gentleman


gentleman
gentleman patrician, aristocrat are comparable when they denote a person of good or noble birth.
Gentleman basically implies descent from good family, the right to bear a coat of arms, and social rank just below that of the noble and above that of the yeoman. The term has been widely extended in its application and has acquired connotations which have little or nothing to do directly with lineage or heraldic rights but suggest only such outward marks of good birth as elegance of person and of manners and a life of leisure
{

a gentleman ... I'll be sworn thou art; thy tongue, thy face, thy limbs, actions and spirit, do give thee five-fold blazon— Shak.

}
{

somebody has said that a king may make a nobleman, but he cannot make a gentlemanBurke

}
{

the gentleman may be a drunkard, a gambler, a debauchee . . .; he may be a man of spotless life, able and honest; but he must on no account be a man with broad palms, a workman amongst workmen- Tom Collins

}
Patrician derives its implications from its historical applications but chiefly from its earliest reference to a Roman citizen who belonged to one of the original families of ancient Rome which, after the growth of the plebeian order, kept power and authority in their own hands. In reference to present-day persons the word suggests a distinguished ancestry, superior culture, and aloofness from what is common or vulgar; it is applied chiefly to descendants of established and influential families when they constitute a social caste, especially one marked by exclusiveness and pride in birth
{

the merchant patricians [of Boston], like those of Holland and Flanders, in times gone by, wished to perpetuate their names and glorify their capital not only in the elegance of their mansions but also in churches, parks and public buildings— Brooks

}
Aristocrat carries fewer suggestions of inbred physical characteristics than gentleman or patrician, but it suggests a sympathy with the point of view common to them. In historical use it commonly implies an opposition to democrat and is applicable to a person who believes in government by superior persons or by the class which includes such persons; in more general use it is commonly applied to a person who by reason of birth, breeding, title, wealth, or outlook is accorded recognition as a member of the highest caste and especially to one who holds himself somewhat aloof from the ordinary forms and observances of social life
{

two kinds of aristocrats: one that assumes the right to govern without the consent of the people; the other that assumes the privilege of an exclusive private life— Charles Beard

}
{

a genuine aristocrat, he was at home in all walks of life— Smelser & Kirwin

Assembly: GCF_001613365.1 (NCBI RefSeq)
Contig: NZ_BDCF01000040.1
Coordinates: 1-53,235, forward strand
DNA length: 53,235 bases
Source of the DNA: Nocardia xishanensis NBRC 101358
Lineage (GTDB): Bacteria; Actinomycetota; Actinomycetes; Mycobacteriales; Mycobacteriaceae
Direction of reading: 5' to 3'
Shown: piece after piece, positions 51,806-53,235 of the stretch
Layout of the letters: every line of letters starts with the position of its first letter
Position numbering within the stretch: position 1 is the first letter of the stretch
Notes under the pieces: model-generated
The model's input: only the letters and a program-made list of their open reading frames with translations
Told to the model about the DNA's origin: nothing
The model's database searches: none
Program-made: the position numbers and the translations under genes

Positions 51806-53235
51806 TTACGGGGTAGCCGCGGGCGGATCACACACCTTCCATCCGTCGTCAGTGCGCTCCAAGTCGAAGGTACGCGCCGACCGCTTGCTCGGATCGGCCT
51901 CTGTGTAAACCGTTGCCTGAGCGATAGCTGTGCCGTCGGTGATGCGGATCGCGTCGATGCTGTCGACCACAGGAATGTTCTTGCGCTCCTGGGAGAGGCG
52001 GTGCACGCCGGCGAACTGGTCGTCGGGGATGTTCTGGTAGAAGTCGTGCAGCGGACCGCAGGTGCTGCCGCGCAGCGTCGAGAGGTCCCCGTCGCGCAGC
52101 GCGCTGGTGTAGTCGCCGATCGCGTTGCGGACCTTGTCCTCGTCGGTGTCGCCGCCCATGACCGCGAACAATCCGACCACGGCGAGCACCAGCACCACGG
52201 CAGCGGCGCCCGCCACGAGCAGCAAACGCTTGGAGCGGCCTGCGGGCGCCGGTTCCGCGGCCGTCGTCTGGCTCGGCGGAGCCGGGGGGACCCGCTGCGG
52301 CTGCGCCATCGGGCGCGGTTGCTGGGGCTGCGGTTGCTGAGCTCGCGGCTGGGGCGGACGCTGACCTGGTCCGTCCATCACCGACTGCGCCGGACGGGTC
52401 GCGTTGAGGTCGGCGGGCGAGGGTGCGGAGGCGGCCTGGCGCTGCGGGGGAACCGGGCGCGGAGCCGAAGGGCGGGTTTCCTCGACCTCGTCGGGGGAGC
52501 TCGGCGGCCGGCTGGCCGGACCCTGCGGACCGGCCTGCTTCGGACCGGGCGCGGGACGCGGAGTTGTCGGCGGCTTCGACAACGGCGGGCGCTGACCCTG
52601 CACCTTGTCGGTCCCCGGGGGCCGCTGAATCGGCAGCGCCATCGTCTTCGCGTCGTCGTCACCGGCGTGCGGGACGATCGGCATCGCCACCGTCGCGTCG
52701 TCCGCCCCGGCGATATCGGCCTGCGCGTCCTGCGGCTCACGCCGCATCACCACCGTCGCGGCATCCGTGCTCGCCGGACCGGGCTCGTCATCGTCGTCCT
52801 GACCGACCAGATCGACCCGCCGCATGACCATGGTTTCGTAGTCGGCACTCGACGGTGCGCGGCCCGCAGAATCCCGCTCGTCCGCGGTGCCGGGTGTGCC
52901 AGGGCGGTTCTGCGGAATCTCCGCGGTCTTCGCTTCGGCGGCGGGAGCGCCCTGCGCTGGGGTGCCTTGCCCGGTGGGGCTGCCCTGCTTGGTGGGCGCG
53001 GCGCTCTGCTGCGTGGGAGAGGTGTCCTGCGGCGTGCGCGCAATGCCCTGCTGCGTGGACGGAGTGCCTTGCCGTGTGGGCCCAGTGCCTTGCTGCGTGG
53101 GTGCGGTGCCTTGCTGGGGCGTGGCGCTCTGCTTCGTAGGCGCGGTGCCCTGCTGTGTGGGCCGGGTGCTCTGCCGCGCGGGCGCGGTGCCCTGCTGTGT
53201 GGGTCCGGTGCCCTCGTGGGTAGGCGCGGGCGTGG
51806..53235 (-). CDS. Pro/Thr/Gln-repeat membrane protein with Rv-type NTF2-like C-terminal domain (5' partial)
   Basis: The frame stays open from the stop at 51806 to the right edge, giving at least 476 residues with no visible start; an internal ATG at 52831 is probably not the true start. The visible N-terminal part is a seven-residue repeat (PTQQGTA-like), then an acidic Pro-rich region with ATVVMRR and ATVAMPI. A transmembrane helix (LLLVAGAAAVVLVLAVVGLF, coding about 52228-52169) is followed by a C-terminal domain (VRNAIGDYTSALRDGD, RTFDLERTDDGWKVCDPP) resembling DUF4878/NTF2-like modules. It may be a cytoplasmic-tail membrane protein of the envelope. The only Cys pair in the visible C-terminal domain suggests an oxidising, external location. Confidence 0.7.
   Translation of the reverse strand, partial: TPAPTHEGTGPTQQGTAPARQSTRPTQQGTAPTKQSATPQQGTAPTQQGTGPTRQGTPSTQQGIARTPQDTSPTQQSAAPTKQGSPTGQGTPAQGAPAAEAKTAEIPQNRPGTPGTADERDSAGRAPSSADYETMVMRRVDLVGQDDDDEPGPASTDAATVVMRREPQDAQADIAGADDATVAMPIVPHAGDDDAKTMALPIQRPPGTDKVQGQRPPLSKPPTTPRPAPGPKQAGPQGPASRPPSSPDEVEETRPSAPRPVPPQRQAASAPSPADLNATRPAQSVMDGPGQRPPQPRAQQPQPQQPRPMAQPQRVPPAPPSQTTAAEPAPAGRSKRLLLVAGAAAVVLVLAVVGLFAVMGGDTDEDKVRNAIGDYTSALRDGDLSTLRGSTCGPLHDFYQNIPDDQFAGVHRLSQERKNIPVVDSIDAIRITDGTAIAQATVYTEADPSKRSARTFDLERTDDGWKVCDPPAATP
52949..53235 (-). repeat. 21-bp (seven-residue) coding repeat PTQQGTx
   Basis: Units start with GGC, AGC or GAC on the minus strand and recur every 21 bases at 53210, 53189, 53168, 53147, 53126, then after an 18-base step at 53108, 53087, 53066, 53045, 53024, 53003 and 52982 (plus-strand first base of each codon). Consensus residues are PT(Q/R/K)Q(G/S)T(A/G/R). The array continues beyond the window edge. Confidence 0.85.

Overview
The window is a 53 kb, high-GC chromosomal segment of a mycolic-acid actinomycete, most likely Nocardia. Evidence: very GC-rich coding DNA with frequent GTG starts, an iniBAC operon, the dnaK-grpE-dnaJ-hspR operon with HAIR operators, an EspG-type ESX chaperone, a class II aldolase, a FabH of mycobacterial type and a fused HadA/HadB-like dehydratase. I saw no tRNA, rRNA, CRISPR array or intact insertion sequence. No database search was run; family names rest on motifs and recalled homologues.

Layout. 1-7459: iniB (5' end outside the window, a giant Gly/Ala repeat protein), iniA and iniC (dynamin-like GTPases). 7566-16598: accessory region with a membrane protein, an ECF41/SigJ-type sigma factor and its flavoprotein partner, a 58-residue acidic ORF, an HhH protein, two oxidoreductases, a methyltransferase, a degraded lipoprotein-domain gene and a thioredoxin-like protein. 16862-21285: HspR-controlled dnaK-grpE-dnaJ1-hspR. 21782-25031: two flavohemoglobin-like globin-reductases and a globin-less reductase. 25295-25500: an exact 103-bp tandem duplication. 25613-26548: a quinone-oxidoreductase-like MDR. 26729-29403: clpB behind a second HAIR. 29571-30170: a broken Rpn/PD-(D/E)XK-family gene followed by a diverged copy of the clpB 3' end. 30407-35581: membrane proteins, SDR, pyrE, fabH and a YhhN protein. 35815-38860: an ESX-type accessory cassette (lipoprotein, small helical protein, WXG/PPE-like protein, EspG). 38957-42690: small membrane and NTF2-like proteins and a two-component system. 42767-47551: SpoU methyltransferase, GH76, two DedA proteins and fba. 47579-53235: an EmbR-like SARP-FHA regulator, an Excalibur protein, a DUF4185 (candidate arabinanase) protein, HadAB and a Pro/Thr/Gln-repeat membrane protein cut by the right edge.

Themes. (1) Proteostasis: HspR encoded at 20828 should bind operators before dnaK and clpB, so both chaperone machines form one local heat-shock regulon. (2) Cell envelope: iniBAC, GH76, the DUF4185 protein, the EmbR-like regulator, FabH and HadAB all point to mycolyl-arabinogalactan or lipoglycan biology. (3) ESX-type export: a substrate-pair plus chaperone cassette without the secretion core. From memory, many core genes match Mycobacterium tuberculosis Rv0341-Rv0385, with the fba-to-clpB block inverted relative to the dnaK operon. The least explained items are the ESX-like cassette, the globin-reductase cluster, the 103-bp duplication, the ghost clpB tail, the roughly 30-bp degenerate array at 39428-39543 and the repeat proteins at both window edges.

}
Antonyms: boor
Contrasted words: lout, clown, churl (see BOOR)

New Dictionary of Synonyms. 2014.

Synonyms:

Look at other dictionaries:

  • Gentleman — Gentleman …   Deutsch Wörterbuch

  • gentleman — [ ʒɑ̃tləman; dʒɛntləman ] n. m. • 1698; gentilleman 1558; angl. gentleman, d apr. gentilhomme 1 ♦ Homme distingué, d une parfaite éducation. ⇒ gentilhomme (2o). Se comporter en gentleman. Arsène Lupin, le gentleman cambrioleur. Des gentlemans ou… …   Encyclopédie Universelle

  • Gentleman — en 2005. Tilmann Otto (19 de abril de 1975 en Osnabrück, Alemania), mejor conocido por su nombre artístico Gentleman, es un Músico del Reggae. Contenido 1 …   Wikipedia Español

  • Gentleman — Sm Mann von Lebensart und Charakter erw. fremd. Erkennbar fremd (18. Jh.) Entlehnung. Entlehnt aus ne. gentleman, einer Lehnübersetzung zu frz. gentilhomme, beides ursprünglich Edelmann . ne. gentle geht über frz. gentil zurück auf l. gentīlis… …   Etymologisches Wörterbuch der deutschen sprache

  • Gentleman — Gen tle*man, n.; pl. {Gentlemen}. [OE. gentilman nobleman; gentil noble + man man; cf. F. gentilhomme.] [1913 Webster] 1. A man well born; one of good family; one above the condition of a yeoman. [1913 Webster] 2. One of gentle or refined… …   The Collaborative International Dictionary of English

  • gentleman — GENTLEMAN, gentlemeni, s.m. Bărbat cu comportări alese, ireproşabile, cu caracter distins. [pr.: géntlmen] – cuv. engl. Trimis de gall, 03.05.2008. Sursa: DEX 98  GENTLEM//AN [pr.: géntlmen] gentlemanani m. Persoană care respectă cu stricteţe… …   Dicționar Român

  • gentleman — (n.) well born man, early 13c., from GENTLE (Cf. gentle) + MAN (Cf. man). The Gentleman is always truthful and sincere; will not agree for the sake of complaisance or out of weakness ; will not pass over that of which he disapproves. He has a… …   Etymology dictionary

  • gentleman — The word gentleman, formerly a term indicating social class, has largely fallen out of use in this meaning with the gradual erosion of class distinctions. It survives as a form of address (usually as ladies and gentlemen), in the phrase gentleman …   Modern English usage

  • gentleman — [jent′ l mən] n. pl. gentlemen [jent′ lmən] [ME gentilman (after OFr gentilz hom): see GENTLE & MAN] 1. a) Obs. a man born into a family of high social standing b) any man of independent means who does not work for a living …   English World dictionary

  • Gentleman — (engl., spr. dschéntl män, entsprechend im gewissen Sinn den französischen Ausdrücken »gentilhomme« und »galant homme«, mehr noch dem italienischen gentiluomo) ist zunächst in England eine Standesbezeichnung. Früher bezeichnete man mit G. den… …   Meyers Großes Konversations-Lexikon


We are using cookies for the best presentation of our site. Continuing to use this site, you agree with this.